Iraqi Refugee Documentary: Five Year Anniversary of the Iraq War

Today, March 20th, 2008 marks the five year anniversary of the start of the Iraq war. We’ve been told what’s going on IN Iraq, but what about the people who fled to other countries for asylum and have now become refugees? What about their familes? Their careers?

Christian Payne traveled to Jordan to photograph and interview Iraqi refugees. Bill Cammack edited his photos and narration into this video, “Iraqi Refugees: Life in the Shadows”.


For more information, visit Christian’s site, “OurManInside.com” via this link => [Iraqi Refugees: Life in the Shadows].

To watch the film in Windows Media or Real Media, visit The UN Refugee Agency’s ‘web videos’ page on UNHCR.org.

Community vs. Territory

I watched a video just now by Laura “Pistachio” Fitton that clarified for me a distinction I wanted to make, but that previously wasn’t coming together properly for me.


“sxsw seesmic junkies dinner” [permalink]
Now, that was a table FILLED with people that I’m either in direct contact with or follow on social sites: Laura Fitton, Jane Quigley, Jim Long, Phil Campbell, Steve Garfield, Christian Payne (“Documentally”), Patty Hartwell, Shannon Newton, Cathy Brooks

Around 4 minutes 30 seconds, Cathy mentions “community”. By the smiles on the participants’ faces and the fellowship, you can tell that they are all part of a community. What made this post finally possible for me is that while they became a community because of Seesmic, they weren’t interacting via Seesmic. They were IRL, having dinner together, chatting and having a good time. Somehow, what I wanted to talk about clicked after Cathy’s speech and seeing ‘community’ exist in a totally different environment.

There’s a difference between Community and Territory.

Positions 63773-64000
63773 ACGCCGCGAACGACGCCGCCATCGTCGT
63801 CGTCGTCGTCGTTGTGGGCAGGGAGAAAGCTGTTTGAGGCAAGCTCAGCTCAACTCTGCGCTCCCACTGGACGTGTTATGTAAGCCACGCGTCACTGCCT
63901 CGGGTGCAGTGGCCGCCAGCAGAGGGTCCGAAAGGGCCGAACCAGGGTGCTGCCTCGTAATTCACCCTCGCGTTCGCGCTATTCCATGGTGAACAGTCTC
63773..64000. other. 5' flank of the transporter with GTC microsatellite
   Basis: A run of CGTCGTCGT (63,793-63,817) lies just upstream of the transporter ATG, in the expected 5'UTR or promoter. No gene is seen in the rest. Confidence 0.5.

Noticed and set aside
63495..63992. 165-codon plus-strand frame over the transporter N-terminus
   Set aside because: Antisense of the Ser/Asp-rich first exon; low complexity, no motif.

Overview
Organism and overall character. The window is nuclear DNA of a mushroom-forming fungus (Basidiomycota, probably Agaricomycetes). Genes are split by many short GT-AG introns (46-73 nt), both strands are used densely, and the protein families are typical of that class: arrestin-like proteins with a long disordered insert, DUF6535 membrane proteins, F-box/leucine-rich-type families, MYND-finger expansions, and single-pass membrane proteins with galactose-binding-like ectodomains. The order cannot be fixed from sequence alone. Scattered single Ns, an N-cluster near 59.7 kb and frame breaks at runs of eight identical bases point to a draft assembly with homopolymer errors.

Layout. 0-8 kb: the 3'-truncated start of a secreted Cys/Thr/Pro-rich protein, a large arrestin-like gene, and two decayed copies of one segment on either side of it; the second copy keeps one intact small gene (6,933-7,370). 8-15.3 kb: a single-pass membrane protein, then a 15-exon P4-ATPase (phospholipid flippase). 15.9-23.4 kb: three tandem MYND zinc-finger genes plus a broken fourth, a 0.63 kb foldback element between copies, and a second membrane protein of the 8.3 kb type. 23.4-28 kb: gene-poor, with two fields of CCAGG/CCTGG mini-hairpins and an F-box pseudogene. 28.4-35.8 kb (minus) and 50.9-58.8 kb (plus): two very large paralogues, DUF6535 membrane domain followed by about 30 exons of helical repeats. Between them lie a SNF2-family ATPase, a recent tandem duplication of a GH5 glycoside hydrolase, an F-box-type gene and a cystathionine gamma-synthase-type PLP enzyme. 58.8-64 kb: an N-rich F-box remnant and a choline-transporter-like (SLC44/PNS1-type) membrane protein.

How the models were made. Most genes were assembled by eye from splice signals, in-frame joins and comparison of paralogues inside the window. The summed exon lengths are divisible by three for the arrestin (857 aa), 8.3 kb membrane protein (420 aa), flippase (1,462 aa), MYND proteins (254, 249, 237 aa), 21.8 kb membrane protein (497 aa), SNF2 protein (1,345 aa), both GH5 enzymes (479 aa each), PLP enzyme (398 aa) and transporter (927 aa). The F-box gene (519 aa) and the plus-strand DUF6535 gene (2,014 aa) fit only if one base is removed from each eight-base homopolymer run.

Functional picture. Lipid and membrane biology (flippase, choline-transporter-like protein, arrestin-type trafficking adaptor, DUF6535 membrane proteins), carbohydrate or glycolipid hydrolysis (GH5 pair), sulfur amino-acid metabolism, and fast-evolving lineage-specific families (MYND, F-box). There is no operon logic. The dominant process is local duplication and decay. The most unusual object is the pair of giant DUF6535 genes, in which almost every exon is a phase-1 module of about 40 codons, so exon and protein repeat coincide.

The word ‘community’ is often used to indicate ‘territory’… Like they might have a housing project named “Chicago Community”. In fact, those houses are territory. What makes them a community is how people interact with each other WITHIN that territory. You can live near someone and have NOTHING to do with them, not even to say hello as you pass in the street. You can live far from someone and talk to them every day and spend a lot of time with them, virtually on the net or by other means.

Having this feeling of community can easily give one the feeling of dominion over a territory. This is a false feeling, with no standing or merit… UNLESS members of said community are ACTUALLY owners of the territory, appointed agents of those owners, or members of the community that are willing to stand up and accept leadership of that group, lay down laws and enforce them. When there’s nobody in charge, there ARE no rules definable by the community. There are rules definable by THE OWNERS OF THE TERRITORY, which must be followed by all inhabitants of the territory, whether they’re a part of the community or not.

Thus, as popular as *A* community might be, without authority, anything they say regarding the territory is a SUGGESTION, not a MANDATE. It carries ZERO weight, except amongst the people of THAT particular community who are willing to follow the lead of whomever stood up and decided to make a rule… such as “How people SHOULD use this site” “What’s good etiquette on this site” “What new people need to know about this site” “How long posts should be on this site” “How you have to act after you post to this site”…. etc etc etc. It’s all hogwash and trivial banter to anyone that doesn’t subscribe to the community in which this so-called leader has chosen to lay down some laws.

Now… You ask “But, what if there’s only ONE community? Doesn’t that mean community=territory?”

No. ๐Ÿ˜€

Even if there’s only one group of people in a territory that calls themselves a community, or in some cases, THE community (like THE HIP HOP VIOLINIST :/), without connection to or authority from the owners of the territory, they have ZERO say in what happens to that territory. Do they have say over their community? Absolutely. Community exists in the ‘heart’ and mind. Inside or outside of the territory, the community thrives as long as there are still people that believe in that community. Dominion over one’s community FEELS LIKE dominion over the territory that community’s sitting on when there’s nobody else there. ๐Ÿ˜€